And while there are still many working fishermen here, Fraueninsel’s beauty has attracted some urban folks over the years. The first pilgrims from nearby Munich were a group of artist who came in the late 19th century to be “inspired” by the lake and its beautiful alpine mountains.

Lake Chiemsee art

Artists sell their creations on the Fraueninsel

Today many of the artist have gone, but some still remain, and there are some quaint little shops where you can find authentic Lake Chiemsee crafts.

The second wave of pilgrims from Munich were wealthy folks looking for summer homes. So, if you’re thinking of buying a house here, make sure you have a healthy bank account; prices are not cheap — think 7 digits.

Important to note: the restaurants, beer gardens and shops in the village seem to prefer cash over credit cards, so make sure you have some Euros in your wallet. I missed out on a much-desired semmel and smoked char sandwich here because we ran out of hard currency.

Lake Chiemsee’s most valuable asset is its quietude

One can’t get enough of the incredible bucolic and historic beauty that’s rife on the Chiemsee, and much of it is due to the fact that they severely limit boats with fossil-fuel engines on the water. In fact, the only gas (or diesel) powerboats allowed on Lake Chiemsee are working boats—fisherman, police and ferries. The only exception is large sailboats can use their engine to enter or leave their anchorage or dock, or for emergencies.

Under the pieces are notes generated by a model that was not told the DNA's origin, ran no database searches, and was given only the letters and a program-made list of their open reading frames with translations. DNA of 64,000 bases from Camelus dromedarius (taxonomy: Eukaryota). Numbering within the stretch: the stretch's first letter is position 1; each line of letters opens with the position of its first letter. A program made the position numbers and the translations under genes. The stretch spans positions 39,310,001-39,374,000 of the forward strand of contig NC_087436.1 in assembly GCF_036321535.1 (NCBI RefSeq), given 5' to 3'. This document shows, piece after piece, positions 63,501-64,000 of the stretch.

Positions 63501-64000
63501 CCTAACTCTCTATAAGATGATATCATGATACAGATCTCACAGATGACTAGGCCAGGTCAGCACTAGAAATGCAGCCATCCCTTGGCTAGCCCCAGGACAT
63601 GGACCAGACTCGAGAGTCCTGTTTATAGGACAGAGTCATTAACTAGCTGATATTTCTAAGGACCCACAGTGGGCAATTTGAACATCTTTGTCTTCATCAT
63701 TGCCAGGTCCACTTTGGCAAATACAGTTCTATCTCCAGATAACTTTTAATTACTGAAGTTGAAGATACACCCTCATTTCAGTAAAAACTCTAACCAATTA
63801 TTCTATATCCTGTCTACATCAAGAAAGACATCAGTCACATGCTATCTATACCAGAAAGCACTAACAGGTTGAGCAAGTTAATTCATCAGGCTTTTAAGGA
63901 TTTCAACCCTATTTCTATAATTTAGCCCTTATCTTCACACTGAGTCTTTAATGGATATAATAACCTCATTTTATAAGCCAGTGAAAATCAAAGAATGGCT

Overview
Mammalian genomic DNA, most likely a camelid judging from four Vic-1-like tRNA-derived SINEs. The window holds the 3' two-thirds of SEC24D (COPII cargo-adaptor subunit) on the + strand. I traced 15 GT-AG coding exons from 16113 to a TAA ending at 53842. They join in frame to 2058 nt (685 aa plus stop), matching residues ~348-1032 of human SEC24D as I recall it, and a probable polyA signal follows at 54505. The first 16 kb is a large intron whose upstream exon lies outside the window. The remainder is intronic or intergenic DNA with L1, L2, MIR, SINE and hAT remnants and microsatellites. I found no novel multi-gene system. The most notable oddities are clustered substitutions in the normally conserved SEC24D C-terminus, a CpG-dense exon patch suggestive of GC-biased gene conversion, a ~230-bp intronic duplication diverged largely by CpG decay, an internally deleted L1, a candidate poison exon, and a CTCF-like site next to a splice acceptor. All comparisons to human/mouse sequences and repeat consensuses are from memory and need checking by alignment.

Lake Chiemsee sailboats

Sailboats glide along on Lake Chiemsee

Banning engines is a good idea for so many reasons I don’t know where to begin. Fossil-fuel powered boats are loud, pollute the air and the water and generally make a lot of waves (which is kind of a drag when you are sailing or in a small craft). Leave it to Germany, the land of “uber” recycling, to lead the way to making the world’s water resources a little greener.

As I said, working boats can still use gas engines, but the rest of the boats are electric or wind powered, and the effect is fantastic. Even when you have a lot of boats out on the water, all you hear is wind, water and seagulls flying overhead.

Of course this means you’re very dependent on the wind. The day we went sailing, the wind was a bit light, and I didn’t think we would get anywhere. Amazingly we had no problem doing a big tour of the lake.

In fact, it was kind of a plus because I stopped worrying about where we were going, and just enjoyed the ride and the time out on the water, as it should be. Truth be told, when it’s really blowing there’s a lot more work and stress involved. As my father says, “sailing is 90 percent quiet bliss punctuated by 10 percent of pure terror”.